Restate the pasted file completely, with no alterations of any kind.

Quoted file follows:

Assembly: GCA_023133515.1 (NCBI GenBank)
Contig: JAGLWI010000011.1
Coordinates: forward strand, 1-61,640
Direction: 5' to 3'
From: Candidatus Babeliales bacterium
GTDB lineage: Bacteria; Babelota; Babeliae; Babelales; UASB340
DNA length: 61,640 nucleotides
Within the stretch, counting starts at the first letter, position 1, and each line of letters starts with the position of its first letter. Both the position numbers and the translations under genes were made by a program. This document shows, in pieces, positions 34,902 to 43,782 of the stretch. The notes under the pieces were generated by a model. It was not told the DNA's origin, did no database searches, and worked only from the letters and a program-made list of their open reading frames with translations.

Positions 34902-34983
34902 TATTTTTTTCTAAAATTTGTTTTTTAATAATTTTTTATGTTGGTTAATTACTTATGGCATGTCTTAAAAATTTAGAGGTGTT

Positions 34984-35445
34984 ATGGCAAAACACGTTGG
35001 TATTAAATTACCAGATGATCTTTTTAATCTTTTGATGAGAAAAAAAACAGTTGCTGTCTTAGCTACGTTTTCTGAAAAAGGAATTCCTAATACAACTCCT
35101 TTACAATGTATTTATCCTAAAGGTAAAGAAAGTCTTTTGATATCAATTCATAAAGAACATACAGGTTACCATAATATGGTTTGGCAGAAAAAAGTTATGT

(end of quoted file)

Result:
Assembly: GCA_023133515.1 (NCBI GenBank)
Contig: JAGLWI010000011.1
Coordinates: forward strand, 1-61,640
Direction: 5' to 3'
From: Candidatus Babeliales bacterium
GTDB lineage: Bacteria; Babelota; Babeliae; Babelales; UASB340
DNA length: 61,640 nucleotides
Within the stretch, counting starts at the first letter, position 1, and each line of letters starts with the position of its first letter. Both the position numbers and the translations under genes were made by a program. This document shows, in pieces, positions 34,902 to 43,782 of the stretch. The notes under the pieces were generated by a model. It was not told the DNA's origin, did no database searches, and worked only from the letters and a program-made list of their open reading frames with translations.

Positions 34902-34983
34902 TATTTTTTTCTAAAATTTGTTTTTTAATAATTTTTTATGTTGGTTAATTACTTATGGCATGTCTTAAAAATTTAGAGGTGTT

Positions 34984-35445
34984 ATGGCAAAACACGTTGG
35001 TATTAAATTACCAGATGATCTTTTTAATCTTTTGATGAGAAAAAAAACAGTTGCTGTCTTAGCTACGTTTTCTGAAAAAGGAATTCCTAATACAACTCCT
35101 TTACAATGTATTTATCCTAAAGGTAAAGAAAGTCTTTTGATATCAATTCATAAAGAACATACAGGTTACCATAATATGGTTTGGCAGAAAAAAGTTATGT